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If I'm connected to RabbitMQ and listening for events using an EventingBasicConsumer, how can I tell if I've been disconnected from the server?

I know there is a Shutdown event, but it doesn't fire if I unplug my network cable to simulate a failure.

I've also tried the ModelShutdown event, and CallbackException on the model but none seem to work.

EDIT----- The one I marked as the answer is correct, but it was only part of the solution for me. There is also HeartBeat functionality built into RabbitMQ. The server specifies it in the configuration file. It defaults to 10 minutes but of course you can change that.

The client can also request a different interval for the heartbeat by setting the RequestedHeartbeat value on the ConnectionFactory instance.

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You can add a heartbeat to the connection which will detect service interuption –  robthewolf Feb 23 '13 at 8:20
Can you post your whole code? I am facing same issue. Thanks in advance. –  Pritam Jan 16 at 10:51
You really need 3 things. 1 the ConnectionFactory needs to set a RequestedHeartBeat. 2 after you create a connection define the ConnectionShutdown event as described in the marked answer. 3 ensure you have it setup correctly in the rabbitmq config file. (sorry I don't have that part around currently.) I'll see if I can extract the code without any implementation specific stuff. –  Kelly Jan 18 at 17:24
I posted an example as an answer below that I hope helps. –  Kelly Jan 18 at 17:40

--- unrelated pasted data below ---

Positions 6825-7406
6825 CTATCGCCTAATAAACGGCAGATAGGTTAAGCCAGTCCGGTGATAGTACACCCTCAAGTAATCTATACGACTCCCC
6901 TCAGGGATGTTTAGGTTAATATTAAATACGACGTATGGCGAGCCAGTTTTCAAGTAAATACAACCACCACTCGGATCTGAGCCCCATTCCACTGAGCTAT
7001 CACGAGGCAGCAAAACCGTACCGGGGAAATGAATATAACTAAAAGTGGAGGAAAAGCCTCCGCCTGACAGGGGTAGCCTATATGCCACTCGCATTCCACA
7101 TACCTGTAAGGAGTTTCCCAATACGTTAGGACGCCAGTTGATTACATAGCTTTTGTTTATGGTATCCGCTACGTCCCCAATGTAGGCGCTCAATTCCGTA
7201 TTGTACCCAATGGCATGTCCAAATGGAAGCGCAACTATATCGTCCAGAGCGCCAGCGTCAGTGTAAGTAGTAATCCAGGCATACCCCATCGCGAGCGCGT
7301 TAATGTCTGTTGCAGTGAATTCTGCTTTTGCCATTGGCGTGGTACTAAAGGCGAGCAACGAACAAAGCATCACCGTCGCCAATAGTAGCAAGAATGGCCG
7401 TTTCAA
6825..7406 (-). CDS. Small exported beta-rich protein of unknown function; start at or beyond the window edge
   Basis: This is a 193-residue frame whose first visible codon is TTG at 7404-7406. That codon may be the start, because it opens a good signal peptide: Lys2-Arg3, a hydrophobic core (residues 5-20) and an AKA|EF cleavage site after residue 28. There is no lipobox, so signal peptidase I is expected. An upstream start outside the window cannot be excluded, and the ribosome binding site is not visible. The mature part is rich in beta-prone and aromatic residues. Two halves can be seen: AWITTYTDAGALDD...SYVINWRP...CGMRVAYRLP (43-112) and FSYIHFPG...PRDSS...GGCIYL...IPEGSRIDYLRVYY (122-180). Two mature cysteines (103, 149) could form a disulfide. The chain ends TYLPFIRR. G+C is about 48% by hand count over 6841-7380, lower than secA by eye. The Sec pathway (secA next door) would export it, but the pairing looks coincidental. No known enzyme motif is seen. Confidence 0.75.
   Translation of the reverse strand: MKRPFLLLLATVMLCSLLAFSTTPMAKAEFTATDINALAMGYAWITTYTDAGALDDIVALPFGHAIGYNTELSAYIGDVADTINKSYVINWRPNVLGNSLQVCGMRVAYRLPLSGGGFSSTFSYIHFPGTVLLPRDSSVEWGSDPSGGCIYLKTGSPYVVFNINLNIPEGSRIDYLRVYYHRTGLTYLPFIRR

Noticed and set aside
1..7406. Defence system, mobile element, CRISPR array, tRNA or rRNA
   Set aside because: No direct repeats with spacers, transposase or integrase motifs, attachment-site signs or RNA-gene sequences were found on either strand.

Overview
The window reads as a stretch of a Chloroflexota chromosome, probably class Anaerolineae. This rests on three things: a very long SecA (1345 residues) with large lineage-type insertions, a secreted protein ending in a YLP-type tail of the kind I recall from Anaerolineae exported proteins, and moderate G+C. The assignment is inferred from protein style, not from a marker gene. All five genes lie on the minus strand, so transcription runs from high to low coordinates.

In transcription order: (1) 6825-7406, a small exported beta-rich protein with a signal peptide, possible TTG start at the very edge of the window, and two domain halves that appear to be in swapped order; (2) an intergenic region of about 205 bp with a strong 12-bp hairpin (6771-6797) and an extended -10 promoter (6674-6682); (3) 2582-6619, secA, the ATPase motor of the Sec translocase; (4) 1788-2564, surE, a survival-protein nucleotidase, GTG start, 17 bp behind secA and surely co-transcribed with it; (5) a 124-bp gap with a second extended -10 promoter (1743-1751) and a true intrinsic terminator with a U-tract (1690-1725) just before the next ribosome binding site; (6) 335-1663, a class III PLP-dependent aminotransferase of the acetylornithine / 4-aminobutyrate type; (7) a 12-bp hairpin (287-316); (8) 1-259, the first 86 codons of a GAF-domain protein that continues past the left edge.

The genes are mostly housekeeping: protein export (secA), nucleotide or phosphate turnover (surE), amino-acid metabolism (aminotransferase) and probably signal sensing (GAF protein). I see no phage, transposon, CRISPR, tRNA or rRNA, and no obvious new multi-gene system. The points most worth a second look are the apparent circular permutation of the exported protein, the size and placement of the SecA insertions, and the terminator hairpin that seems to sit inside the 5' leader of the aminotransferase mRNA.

2 Answers 2

up vote 3 down vote accepted

I'm guessing that you're using the c# library? (but even so I think the others have a similar event).

You can do the following:

public class MyRabbitConsumer
  private IConnection connection;

  public void Connect()
    connection = CreateAndOpenConnection();
    connection.ConnectionShutdown += connection_ConnectionShutdown;

  public IConnection CreateAndOpenConnection() { ... }

  private void connection_ConnectionShutdown(IConnection connection, ShutdownEventArgs reason)

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Where should I Implement this code? –  Pritam Jan 16 at 11:20

This is an example of it, but the marked answer is what lead me to this.

var factory = new ConnectionFactory
    HostName = "MY_HOST_NAME",
    UserName = "USERNAME",
    Password = "PASSWORD",
    RequestedHeartbeat = 30

using (var connection = factory.CreateConnection())
    connection.ConnectionShutdown += (o, e) =>
        //handle disconnect                            

    using (var model = connection.CreateModel())
        model.ExchangeDeclare(EXCHANGE_NAME, "topic");
        var queueName = model.QueueDeclare();

        model.QueueBind(queueName, EXCHANGE_NAME, "#"); 

        var consumer = new QueueingBasicConsumer(model);
        model.BasicConsume(queueName, true, consumer);

        while (!stop)
            BasicDeliverEventArgs args;                       
            consumer.Queue.Dequeue(5000, out args);

            if (stop) return;

            if (args == null) continue;
            if (args.Body.Length == 0) continue;

            Task.Factory.StartNew(() =>
                //Do work here on different thread then this one
            }, TaskCreationOptions.PreferFairness);

A few things to note about this.

I'm using # for the topic. This grabs everything. Usually you want to limit by a topic.

I'm setting a variable called "stop" to determine when the process should end. You'll notice the loop runs forever until that variable is true.

The Dequeue waits 5 seconds then leaves without getting data if there is no new message. This is to ensure we listen for that stop variable and actually quit at some point. Change the value to your liking.

When a message comes in I spawn the handling code on a new thread. The current thread is being reserved for just listening to the rabbitmq messages and if a handler takes too long to process I don't want it slowing down the other messages. You may or may not need this depending on your implementation. Be careful however writing the code to handle the messages. If it takes a minute to run and your getting messages at sub-second times you will run out of memory or at least into severe performance issues.

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